1. Joan Jett Helped Pave the Way for Women in Rock Music
In an interview with Variety magazine, the director of Bad Reputation Kevin Kerslake described being “taken by ‘the arc of a young girl, and then a young woman, cutting a path in a man’s world throughout her entire career, as a sort of feminist manifesto in the flesh.”
Alongside her music, what makes Jett a true Rock ‘n’ Roll icon is her brazenly defiant attitude towards the double standards women face in the music industry and, in a larger scope, society. Although there had been powerful women in the rock scene before Jett, it was still overwhelmingly a boys’ club that was not welcoming to women. As Jett describes in Bad Reputation, she felt this exclusion even at first guitar lesson when her male teacher simply explained that girls don’t play Rock ‘n’ Roll. Instead of listening to her naysayers (who sometimes even went as far as to use violence against her), Jett kept rocking. For example in the early 80s, Jett’s solo album was rejected by 23 labels due to her ‘bad girl’ image. So, she founded her own independent record company Blackheart Records. She was the first female artist to do so. She made her ‘bad reputation’ into a hit album, song, and symbol of pride.
In the song, Jett matter-of-factly sings “a girl can do what she wants to do and that’s what I’m gonna do, and I don’t give a damn ‘ bout my bad reputation.” This message and the example set by Jett’s career inspired a generation of musicians (such as the feminist musicians of the 90s Riot Grrrl movement) and is still heavily felt today.
2. Jett’s Music Changed Rock ‘n’ Roll
Arguably, Jett’s most popular song is “I Love Rock ‘n’ Roll.” Although the song is a small part of her musical career, it helped define the hard rock movement of the 80s and the MTV era. The music video, featuring Jett, was one of the first videos looped over on MTV. Her other hits have also had massive impacts including the titular “Bad Reputation,” “I Hate Myself for Loving You,” and “Do You Wanna Touch Me (Oh Yeah).” She has had three albums go either Platinum or Gold and has worked with many renowned artists. Jett was also greatly influential in creating the sound of the punk genre. For example, she produced the Germs album “(GI)” which is often cited as one of the first hardcore punk albums ever made and largely revered today. Her musical legacy and her titles as the Queen of Rock ‘n’ Roll and the Godmother of Punk were cemented in 2015 when her band Joan Jett & the Black Hearts were inducted into the Rock and Roll Hall of Fame. In Bad Reputation, the audience ride the ups and downs of Jett’s career, highlighting her strength and relentlessness. These same qualities can be heard in her own music and the music she’s influenced.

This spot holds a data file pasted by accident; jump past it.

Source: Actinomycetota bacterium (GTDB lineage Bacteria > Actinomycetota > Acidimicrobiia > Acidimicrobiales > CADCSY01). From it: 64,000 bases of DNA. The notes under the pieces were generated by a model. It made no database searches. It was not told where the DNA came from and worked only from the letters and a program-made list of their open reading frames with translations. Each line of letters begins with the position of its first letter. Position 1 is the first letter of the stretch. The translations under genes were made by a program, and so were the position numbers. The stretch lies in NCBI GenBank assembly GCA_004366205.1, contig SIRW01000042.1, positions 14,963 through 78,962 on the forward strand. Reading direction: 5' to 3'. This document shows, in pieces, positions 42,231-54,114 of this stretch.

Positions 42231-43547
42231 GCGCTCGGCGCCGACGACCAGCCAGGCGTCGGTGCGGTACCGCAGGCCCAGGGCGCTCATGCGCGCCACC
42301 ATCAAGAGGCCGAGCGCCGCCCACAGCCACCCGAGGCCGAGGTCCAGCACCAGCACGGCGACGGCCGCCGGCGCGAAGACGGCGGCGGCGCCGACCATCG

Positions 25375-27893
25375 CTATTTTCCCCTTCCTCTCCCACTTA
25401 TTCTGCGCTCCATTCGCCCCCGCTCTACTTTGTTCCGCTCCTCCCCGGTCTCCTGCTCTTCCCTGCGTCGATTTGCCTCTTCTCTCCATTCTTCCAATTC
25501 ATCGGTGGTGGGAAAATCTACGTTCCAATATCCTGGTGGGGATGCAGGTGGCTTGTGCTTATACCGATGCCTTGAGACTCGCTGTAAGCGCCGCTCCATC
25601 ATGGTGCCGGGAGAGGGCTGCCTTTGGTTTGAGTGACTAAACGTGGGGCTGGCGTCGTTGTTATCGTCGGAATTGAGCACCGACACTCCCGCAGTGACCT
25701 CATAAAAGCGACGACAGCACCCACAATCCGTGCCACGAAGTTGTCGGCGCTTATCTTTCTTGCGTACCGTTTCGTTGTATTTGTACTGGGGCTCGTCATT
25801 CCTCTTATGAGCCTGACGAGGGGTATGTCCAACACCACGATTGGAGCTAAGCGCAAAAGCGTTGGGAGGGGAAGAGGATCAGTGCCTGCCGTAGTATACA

3. Bad Reputation Features Interviews with Rock Icons, Actors, and More
In telling Jett’s story, Bad Reputation compiles interviews with a laundry list of prominent rock musicians like Iggy Pop, Debbie Harry, and Pete Townshend. Also featured are interviews with actors Michael J. Fox, Joan Jett’s acting partner in the musical drama Light of Day, and Kristen Stewart, who portrayed Jett in the film The Runaways. However, nothing can beat the interviews with the star herself. A reviewer from the film blog FilmThreat states that Jett was the most engaging interviewee: “Every time she showed up on screen she commanded my attention, and almost always she had the best one-liners, and hands down funniest and most interesting stories.” All these perspectives paired with the archival footage create a vivid look into the evolving rock scene of the 70s and 80s and the force of Jett’s work at that time.